In the past five years, the consumer healthcare market has been inundated by mobile health applications. Mobile devices, such as tablets and smartphones, allow healthcare professionals to use mHealth apps during and after patient care episodes. But apps have not penetrated all areas of healthcare. Providers still rely on workstations or laptops to complete documentation or review a patient's chart. Developers today face the challenge of creating universal apps that offer consumers a consistent experience across all devices, and that can provide access to a patient's EHRs.
Primarily, EHR applications are used in hospital workstations or on laptops. Regardless of where the application is hosted, end users operate many of today's applications through traditional keyboards and mice. A few vendors offer standalone mobile access to their data, but in most cases the information available on a mobile device is limited and still requires use of the PC-based product. This poses a challenge for healthcare providers because it forces them to continue to rely on separate, dedicated devices to complete their chart notes or interact with a patient's health record.
Cloud vendors have been much more successful in addressing the challenges providers face when using different devices during the course of care. Web-based EHR applications such as those offered by athenahealth Inc., Practice Fusion Inc. and others can offer users more consistent experiences. Physicians can expect similar interfaces and performance across different platforms and devices. However, cases still exist where native applications are needed for specific tasks, including those involving medical imaging, reporting and integration. This complication has forced some software developers to create variations of their products and apps to target specific devices and different user markets.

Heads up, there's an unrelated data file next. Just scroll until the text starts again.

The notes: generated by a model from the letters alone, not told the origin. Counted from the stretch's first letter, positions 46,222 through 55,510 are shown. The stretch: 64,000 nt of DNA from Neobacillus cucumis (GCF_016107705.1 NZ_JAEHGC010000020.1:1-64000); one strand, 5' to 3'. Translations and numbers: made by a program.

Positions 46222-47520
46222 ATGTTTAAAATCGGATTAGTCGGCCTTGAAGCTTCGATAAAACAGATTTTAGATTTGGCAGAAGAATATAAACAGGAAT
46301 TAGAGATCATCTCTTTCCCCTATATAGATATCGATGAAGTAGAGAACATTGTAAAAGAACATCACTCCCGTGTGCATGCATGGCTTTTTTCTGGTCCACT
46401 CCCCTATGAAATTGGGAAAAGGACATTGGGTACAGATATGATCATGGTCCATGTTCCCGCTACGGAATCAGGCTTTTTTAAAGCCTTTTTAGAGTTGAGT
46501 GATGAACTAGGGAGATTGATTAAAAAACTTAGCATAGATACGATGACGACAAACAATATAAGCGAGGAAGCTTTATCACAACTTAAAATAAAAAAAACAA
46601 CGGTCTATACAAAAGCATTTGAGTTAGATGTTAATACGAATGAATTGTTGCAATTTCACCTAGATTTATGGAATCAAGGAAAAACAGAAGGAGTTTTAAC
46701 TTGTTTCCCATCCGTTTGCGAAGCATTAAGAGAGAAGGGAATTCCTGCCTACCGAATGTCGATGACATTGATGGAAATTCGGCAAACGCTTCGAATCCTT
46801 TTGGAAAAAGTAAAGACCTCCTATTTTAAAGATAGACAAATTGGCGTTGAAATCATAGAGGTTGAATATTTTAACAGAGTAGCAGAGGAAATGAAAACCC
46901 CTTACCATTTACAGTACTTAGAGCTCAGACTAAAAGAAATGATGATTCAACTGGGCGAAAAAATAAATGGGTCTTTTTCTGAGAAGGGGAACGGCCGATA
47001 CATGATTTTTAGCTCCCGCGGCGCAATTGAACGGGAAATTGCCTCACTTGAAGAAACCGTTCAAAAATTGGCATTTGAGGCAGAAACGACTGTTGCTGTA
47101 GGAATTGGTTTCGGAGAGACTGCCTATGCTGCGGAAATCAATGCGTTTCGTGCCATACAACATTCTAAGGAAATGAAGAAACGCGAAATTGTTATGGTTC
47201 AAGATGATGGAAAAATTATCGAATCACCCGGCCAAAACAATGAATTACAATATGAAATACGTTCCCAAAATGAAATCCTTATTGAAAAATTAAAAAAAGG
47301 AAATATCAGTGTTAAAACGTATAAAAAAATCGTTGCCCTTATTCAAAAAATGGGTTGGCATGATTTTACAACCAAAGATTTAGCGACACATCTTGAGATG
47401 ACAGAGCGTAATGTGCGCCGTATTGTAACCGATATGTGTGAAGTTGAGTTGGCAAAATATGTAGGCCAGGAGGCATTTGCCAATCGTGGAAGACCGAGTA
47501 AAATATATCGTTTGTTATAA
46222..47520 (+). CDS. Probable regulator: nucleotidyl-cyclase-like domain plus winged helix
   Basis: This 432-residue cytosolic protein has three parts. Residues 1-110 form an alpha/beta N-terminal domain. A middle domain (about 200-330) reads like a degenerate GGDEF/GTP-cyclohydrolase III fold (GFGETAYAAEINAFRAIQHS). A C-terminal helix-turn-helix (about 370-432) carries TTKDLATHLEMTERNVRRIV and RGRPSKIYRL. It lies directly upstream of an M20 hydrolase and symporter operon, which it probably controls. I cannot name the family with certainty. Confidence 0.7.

Some vendors are beginning to blur the lines between apps designed for mobile devices and ones made for tablets, laptops and PCs. Universal apps are applications developed once that can run on any platform. Microsoft is one vendor pushing for more development of universal apps. Software developers that create a healthcare app would be able to support that app on any device that runs Microsoft Windows. For providers and other care professionals, this means any Windows device can operate the same healthcare application.
Some devices may limit how data is captured. Tablets may still require a virtual keyboard, or support a voice-to-text capability. Despite these potential limitations, users want to consolidate their devices by using their smartphones or tablets to do most of what they formerly did on their laptops. As vendors such as Microsoft encourage development of universal apps, end users may soon see a significant increase in app functionality across their devices.
About the author:
Reda Chouffani is vice president of development at Biz Technology Solutions Inc., which provides software design, development and deployment services for the healthcare industry. Let us know what you think about the story; email email@example.com or contact @SearchHealthIT on Twitter.
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